“The only tangible data that remain from my actual journey are two tattered maps and a thin pencil line marking my itinerary, punctuated by a crossbar for every overnight sojourn …
Perhaps the fact that I have already recorded this particular tract of the past in a notebook, even though the records are lost, has helped to fix much of it several strata deep. Tones of voice, moods, lighting, details of landscape or costume, streets, castles, mountain ranges, warts, eyelashes, gold teeth, scars, smells, the arrangements of a room, a line of a song, the taste of food or drink tried for the first time, the name of the book left open on a bench, a newspaper headline, or, quite often, some irrelevant object on sale in a shop window that I neither admired nor coveted, a bowler-hatted or trilby-shaded face, under a lamppost or in a bar, that I never met or conversed with or wanted to but merely observed — how distinct from the galaxy of Baudelairean passing strangers I longed to know, like the figure in “A une passante”! — come running or lounging or sidling out of the cobwebby dark that has been harboring them for close on three decades. But there are some gaps that no feat of concentration can fill: the missing piece is lost for good. ”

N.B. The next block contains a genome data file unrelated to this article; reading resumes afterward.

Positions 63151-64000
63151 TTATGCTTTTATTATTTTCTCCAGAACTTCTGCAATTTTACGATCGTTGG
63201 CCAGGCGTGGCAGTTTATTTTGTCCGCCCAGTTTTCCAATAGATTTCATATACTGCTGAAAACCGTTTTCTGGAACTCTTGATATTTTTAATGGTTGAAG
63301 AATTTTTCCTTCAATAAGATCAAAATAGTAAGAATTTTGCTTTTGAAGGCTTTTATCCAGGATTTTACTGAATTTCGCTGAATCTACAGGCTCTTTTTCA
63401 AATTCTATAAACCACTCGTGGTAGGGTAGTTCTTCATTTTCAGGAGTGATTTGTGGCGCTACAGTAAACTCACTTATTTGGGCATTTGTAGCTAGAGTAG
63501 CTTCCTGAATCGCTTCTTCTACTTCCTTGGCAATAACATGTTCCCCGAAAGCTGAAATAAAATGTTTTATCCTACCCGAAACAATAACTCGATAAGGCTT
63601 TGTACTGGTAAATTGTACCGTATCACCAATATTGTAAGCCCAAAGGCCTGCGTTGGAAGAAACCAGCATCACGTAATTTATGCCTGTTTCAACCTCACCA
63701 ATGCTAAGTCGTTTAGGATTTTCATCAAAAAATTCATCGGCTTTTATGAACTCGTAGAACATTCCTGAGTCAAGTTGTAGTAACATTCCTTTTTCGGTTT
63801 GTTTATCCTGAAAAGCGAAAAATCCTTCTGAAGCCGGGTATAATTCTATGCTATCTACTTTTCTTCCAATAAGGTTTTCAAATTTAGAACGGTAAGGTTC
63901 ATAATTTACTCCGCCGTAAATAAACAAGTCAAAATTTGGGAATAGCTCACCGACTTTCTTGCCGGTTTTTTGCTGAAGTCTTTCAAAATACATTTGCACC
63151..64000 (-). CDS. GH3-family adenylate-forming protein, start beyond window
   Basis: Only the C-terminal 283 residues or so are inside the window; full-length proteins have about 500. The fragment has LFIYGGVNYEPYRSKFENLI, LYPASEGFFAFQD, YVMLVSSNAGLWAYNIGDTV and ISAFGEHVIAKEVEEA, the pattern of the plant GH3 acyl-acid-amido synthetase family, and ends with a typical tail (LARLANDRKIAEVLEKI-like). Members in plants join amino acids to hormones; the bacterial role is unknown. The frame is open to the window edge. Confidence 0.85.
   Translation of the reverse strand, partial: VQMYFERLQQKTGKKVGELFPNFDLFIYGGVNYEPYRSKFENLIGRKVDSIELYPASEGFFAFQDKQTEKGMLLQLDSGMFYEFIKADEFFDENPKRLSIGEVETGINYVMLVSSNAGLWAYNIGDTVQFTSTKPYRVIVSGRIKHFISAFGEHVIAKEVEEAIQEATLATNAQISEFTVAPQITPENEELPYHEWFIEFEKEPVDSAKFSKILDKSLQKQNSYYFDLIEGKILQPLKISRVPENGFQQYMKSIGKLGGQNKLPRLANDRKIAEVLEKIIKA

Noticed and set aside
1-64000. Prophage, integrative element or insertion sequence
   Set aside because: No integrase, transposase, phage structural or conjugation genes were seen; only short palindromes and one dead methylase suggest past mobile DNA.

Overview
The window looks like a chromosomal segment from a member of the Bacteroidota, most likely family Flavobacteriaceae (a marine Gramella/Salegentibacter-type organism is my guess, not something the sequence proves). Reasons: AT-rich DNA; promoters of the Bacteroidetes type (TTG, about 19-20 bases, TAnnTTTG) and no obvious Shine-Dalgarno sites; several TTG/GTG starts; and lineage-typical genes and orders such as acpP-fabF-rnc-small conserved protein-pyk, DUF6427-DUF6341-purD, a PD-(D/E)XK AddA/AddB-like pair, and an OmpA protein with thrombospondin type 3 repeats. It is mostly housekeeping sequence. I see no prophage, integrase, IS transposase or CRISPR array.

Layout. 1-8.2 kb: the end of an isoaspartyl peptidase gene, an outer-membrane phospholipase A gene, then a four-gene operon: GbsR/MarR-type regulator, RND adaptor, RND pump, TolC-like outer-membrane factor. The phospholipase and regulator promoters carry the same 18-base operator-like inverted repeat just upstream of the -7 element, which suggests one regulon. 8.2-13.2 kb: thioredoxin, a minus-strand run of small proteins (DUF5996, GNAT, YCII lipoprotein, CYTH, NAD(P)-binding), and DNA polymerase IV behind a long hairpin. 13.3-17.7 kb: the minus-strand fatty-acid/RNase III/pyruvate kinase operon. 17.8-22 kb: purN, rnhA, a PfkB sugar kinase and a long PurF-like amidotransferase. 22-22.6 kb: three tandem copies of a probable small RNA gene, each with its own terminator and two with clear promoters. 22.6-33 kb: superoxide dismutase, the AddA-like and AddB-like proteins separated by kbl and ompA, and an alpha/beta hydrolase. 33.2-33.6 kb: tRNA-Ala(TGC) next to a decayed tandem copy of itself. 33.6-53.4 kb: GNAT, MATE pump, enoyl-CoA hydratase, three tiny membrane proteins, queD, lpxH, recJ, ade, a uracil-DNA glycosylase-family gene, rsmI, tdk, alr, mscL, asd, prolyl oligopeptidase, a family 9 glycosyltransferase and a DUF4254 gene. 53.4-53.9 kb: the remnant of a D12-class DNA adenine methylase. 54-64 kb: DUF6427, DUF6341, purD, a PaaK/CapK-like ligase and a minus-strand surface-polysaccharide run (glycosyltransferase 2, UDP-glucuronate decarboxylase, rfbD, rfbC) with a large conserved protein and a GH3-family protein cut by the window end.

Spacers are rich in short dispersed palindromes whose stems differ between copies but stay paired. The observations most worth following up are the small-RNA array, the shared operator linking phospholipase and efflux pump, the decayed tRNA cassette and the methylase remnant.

— Patrick Leigh Fermor, from “In Gabrovo.” Featured in: “The Broken Road: From the Iron Gates to Mount Athos,” to be published in March 2014.
Like Martha Gellhorn, what is lost is sometimes better than what is specifically, painstakingly remembered. I’ll keep that in mind for the next time — the infinite times — I will lose my camera or run out of batteries or fail to remember or misremember, etc.